I hesitate to include this point because you've heard it many times before. But if benefits selling has been hammered into our consciousness, it's not all that evident in most of the marketing content I see. Take how we write about our project experience, for example. The majority of project write-ups describe only what was done, not what was accomplished. Tasks completed versus goals achieved or
value delivered.

This problem originates outside the marketing department. When I've asked project managers to tell me how they added value, most have been rather stumped. The most common response has been some variant of, "Well, we did what we were asked to do." Fine, then. That means the client could have hired any of your competitors and gotten the same result. Perhaps that's reality, but it's not a very compelling marketing message.

Don't ignore the customer experience. Clients don't just hire you for your expertise; they pay for a positive experience. That's the essence of service. Is this important to clients? You betcha. The research bears this out, but you don't need the studies. Just consider the times your firm has gotten crosswise with a client. Was it related to your expertise or the customer experience?

So where is the customer experience in your marketing? This is created in two primary ways. The first is what the client experiences through your marketing efforts. That's one reason service-centered marketing works; it creates positive experiences that position you for the sale. The second way is describing how you deliver (or have delivered) great customer experiences. You have to be specific about it for this to be effective. In other words, describe the process by which you ensure exceptional service. Which leads to my next point...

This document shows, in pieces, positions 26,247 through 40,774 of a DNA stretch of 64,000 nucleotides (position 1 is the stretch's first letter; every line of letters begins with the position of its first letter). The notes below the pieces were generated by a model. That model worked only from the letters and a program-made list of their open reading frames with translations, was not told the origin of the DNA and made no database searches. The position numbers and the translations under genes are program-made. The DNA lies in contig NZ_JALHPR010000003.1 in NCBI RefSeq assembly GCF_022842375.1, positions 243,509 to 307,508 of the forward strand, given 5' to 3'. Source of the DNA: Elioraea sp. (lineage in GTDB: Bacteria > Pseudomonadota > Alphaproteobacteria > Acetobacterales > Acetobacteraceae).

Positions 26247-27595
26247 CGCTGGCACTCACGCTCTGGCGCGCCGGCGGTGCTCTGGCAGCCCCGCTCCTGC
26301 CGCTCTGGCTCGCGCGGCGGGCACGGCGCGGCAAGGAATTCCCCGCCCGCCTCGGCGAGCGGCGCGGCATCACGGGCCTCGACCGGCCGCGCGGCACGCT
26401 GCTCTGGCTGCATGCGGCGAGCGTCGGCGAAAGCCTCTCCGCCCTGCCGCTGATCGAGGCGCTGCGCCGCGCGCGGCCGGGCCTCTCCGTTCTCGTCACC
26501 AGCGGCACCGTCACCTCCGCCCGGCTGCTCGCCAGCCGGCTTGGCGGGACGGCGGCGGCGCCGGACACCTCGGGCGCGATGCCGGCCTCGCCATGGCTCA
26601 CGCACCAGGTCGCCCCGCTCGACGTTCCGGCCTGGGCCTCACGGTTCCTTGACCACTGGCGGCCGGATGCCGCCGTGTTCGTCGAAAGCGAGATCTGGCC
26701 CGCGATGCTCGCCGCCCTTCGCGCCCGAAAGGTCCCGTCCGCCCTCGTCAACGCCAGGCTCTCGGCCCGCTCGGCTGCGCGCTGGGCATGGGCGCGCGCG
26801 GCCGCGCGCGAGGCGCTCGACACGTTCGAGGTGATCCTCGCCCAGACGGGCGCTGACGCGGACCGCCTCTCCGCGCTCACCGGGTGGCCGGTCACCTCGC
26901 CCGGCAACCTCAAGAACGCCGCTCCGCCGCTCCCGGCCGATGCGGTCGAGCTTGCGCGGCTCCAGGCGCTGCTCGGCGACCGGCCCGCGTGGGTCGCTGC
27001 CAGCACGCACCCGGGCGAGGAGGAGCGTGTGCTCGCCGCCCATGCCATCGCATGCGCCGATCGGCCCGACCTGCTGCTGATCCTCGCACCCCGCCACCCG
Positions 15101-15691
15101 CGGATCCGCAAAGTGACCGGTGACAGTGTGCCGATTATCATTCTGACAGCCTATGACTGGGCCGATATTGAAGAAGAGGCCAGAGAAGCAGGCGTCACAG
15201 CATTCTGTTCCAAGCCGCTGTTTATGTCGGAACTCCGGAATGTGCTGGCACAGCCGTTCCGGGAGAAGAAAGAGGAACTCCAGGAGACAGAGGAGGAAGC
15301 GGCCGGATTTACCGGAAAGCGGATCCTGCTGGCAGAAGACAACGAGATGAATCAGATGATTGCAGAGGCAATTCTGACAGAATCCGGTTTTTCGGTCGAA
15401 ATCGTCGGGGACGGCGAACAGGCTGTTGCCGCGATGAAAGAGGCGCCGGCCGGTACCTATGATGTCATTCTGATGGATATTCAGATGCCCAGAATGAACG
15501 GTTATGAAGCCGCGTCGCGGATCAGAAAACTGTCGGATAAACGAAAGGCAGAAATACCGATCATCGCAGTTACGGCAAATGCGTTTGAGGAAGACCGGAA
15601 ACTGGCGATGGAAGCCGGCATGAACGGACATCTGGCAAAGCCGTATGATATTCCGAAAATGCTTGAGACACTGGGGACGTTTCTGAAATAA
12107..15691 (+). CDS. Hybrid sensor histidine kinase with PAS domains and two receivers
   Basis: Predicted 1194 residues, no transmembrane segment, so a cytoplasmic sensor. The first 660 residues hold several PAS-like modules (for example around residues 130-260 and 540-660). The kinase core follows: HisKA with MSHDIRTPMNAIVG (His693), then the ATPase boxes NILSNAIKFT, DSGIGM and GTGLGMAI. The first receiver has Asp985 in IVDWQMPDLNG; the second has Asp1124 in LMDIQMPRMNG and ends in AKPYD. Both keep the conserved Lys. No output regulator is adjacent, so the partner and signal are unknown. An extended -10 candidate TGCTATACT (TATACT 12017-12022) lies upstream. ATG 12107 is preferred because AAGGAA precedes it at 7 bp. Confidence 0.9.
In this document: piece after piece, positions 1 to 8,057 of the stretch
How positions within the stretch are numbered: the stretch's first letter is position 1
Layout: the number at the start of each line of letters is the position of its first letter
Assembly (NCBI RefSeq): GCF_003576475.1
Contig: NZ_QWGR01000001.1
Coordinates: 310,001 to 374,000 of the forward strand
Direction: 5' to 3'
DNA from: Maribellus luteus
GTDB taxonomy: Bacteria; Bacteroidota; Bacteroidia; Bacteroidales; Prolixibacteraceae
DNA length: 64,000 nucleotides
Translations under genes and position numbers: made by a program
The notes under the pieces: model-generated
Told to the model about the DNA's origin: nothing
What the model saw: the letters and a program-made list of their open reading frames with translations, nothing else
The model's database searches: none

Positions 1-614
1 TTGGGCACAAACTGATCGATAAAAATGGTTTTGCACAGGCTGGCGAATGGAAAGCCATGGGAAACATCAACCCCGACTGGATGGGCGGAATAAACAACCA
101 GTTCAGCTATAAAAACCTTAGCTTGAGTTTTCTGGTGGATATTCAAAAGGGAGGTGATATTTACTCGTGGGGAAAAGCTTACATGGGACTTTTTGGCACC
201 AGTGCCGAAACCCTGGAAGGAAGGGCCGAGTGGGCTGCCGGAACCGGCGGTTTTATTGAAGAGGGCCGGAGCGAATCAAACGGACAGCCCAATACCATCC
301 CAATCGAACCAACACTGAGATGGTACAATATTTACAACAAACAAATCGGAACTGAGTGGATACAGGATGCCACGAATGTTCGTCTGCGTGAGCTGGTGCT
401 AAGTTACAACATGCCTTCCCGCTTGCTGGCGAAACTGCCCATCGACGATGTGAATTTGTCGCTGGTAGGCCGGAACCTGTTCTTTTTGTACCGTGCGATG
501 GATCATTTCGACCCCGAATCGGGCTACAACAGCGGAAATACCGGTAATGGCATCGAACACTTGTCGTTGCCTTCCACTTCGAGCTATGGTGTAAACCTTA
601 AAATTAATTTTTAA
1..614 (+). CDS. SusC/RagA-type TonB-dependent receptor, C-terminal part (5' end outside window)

Avoid unsubstantiated claims. Most marketing content is full of this. "We provide unparalleled service to our clients," or "Our project delivery system consistently delivers on-time performance." Where's the proof? Without proof, it's perceived as just hype--even if by chance it's true.

Ah, and there's the rub. We don't offer proof because either it doesn't exist or the statement is not really true. Or most often, it's somewhere in between. Most A/E firms don't do a good job tracking the metrics that might be of interest to clients: On-time performance, estimate-to-actual-cost comparisons, frequency of design-related change orders, documented cost savings, etc. So the tendency is to say we excel at those things even though we have little to no evidence that we do.